Data on trainings and beneficiaries per region and project is collected across the whole HRNS network on a quarterly basis. It is visualized by the headquarter in easily interpretable graphs and diagrams via PowerBI. The visualized data is shared with all colleagues within our foundation on a quarterly basis.
Data on the adoption of Good Agricultural Practices (GAP) and effects on the livelihood situation of farming households is usually collected annually or three times per project: at the beginning, in the middle and at the end. This data is being analyzed, visualized, and interpreted usually by the country M&E staff, partly with the support of the headquarter. It is always shared with the colleagues involved in the specific project, i.e., all field staff, country managers, program and partnership managers at the headquarter and of course the respective donors and supporters of the project.
Data relevant to all HRNS’s work and exemplary data from specific projects of interest is also shared with the public, either on our website or in specific publications presenting our work and impact.
Are there challenges in data collection and how does HRNS overcome them?
One challenge is the timing of the data collection, especially the surveys. Since these surveys can take up to an hour or more of the farmer’s time, we try to do them when the farmer has a break, i.e., not during harvest.
Another challenge is the reliance on memory of the farmers. Many of the farmers do not take accurate records of input costs, e. g. for (organic) fertilizer, seedlings, additional workers during harvest, nor do they bookkeep their exact yield, income, or net profits. Although keeping a farmer field book is one important component of many of our projects, not all farmers immediately apply the bookkeeping at a necessary level of accuracy. Consequently, a lot of questions on yield and income are answered based on the farmers’ memory. Thus, we try to do the surveys right after harvesting so that farmers still remember well how much yield they got and how much income they earned.
A third challenge is, that we work with very high numbers of farmers who often live very scattered across a vast rural area. This makes it difficult to visit all of them regularly and to do surveys. To overcome this challenge, we found the compromise of only surveying a representative sample of farmers. This representative sample is drawn randomly, so that each farmer has the same chances of being part of the survey. We usually visit this same sample at the beginning, in the middle and at the end of the project.
Data qualityis key
How does HRNS ensure quality of the data?
One of the most important determinants of data quality is that each farmer understands the question we ask in the same way and responds accordingly. Each country and partly also each region has different terms and words to describe the same agricultural practice or climate related phenomenon. When we collect data with farmers in a specific region, we make sure to use the wording that the farmer will understand. Otherwise, we would run the risk of measuring different things with different farmers. To guarantee a common understanding of our questions, our M&E colleagues in the countries make a pre-test before conducting surveys. This encompasses discussing with a hand full of farmers how they understand the survey questions and double-checking if their understanding fits with the understanding of our M&E colleagues. If questions or terms lead to diverging understandings, they will be adjusted.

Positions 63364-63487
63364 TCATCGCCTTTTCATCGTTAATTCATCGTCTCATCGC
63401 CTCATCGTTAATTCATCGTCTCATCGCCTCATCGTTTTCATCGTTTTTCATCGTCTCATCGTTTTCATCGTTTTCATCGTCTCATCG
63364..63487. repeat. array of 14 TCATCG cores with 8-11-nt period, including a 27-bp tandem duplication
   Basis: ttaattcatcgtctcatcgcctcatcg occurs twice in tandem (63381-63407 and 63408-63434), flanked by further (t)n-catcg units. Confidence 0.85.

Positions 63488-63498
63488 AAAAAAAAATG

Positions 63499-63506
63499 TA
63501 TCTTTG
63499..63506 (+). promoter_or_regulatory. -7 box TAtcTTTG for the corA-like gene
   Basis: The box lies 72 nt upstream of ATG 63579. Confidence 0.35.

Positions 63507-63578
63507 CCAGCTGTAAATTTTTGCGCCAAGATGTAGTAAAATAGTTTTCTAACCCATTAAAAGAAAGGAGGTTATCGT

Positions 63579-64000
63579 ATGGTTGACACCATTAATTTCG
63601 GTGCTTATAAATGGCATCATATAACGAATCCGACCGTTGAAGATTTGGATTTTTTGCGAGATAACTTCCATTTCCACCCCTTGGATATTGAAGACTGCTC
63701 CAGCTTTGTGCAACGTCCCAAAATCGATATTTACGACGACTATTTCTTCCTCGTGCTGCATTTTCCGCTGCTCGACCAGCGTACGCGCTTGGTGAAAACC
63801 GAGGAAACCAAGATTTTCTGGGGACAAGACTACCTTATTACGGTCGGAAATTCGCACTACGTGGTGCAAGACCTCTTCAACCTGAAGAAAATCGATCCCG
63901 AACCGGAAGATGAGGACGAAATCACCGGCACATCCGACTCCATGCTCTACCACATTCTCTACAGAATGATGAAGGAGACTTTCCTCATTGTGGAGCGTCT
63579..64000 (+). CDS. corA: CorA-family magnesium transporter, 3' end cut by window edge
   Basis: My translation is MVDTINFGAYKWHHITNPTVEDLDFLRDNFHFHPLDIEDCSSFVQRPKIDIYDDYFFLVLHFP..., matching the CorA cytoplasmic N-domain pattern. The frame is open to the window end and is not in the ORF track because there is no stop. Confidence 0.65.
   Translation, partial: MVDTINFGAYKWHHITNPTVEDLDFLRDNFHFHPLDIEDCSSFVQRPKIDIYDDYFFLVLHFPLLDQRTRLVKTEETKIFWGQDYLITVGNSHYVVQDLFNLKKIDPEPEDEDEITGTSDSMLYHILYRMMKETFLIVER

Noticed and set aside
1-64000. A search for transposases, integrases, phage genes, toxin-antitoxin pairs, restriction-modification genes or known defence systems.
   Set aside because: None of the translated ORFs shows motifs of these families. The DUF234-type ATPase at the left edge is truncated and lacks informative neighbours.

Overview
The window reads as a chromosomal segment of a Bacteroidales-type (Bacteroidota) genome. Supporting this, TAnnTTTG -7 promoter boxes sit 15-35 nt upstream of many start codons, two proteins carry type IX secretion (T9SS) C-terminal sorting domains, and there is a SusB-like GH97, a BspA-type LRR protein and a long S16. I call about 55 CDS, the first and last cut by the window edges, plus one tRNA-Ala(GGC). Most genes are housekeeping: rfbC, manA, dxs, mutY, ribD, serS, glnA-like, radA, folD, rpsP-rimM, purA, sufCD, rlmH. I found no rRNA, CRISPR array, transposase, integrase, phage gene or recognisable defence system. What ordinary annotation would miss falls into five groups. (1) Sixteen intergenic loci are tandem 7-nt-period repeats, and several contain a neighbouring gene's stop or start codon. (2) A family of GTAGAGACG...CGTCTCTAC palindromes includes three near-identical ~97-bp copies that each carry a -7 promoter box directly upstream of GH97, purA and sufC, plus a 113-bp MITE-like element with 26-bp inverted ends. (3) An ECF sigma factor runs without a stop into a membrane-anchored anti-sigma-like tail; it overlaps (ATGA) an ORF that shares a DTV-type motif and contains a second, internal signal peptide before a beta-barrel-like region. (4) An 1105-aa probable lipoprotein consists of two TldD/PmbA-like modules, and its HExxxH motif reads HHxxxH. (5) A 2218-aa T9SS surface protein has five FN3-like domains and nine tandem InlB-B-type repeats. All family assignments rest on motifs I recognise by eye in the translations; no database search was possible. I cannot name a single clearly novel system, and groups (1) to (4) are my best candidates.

Another important step towards good data quality is training of enumerators who will help our M&E colleagues to collect the data. During the trainings, they learn the survey protocol and that answers of farmers shall not be influenced in any way by the enumerator. To make sure our enumerators comply with the protocol, they are closely supervised by our M&E staff and spot checks are conducted.
To end up with robust and comparable data, we also need to be aware of different units of measurement. Each country has different units of measurement for yield, different currencies for income and the coffee is sold in different forms, either as fresh cherries, dried cherries, parchment, or green bean. When we ask for the yield, we make sure to also note the unit of weight the farmer was referring to as well as the type of coffee in which the yield was weighed. This is important to be able to compare the numbers with other farmers’ data and to correctly interpret the findings. When using digital data collection devices, we use inbuilt conversion calculators which would allow the enumerator to indicate the value and select the unit of measurement used by the farmer, e.g., acre. The value is then automatically converted to hectare if this were the unit of measurement we would like to work with in our analysis.
What happens to the data once collected?
Once the data is collected, it is cleaned. This means, all data is converted into the correct and uniform format and duplicate and invalid values and survey sets in which most questions have not been answered are deleted from the data sets. It is then processed by converting the data from individual respondents into aggregated data. This is usually done by summarizing values from different respondents and/or survey questions into one average value or score, total aggregated value, or percentage. These are often the values of our project indicators but can go beyond that.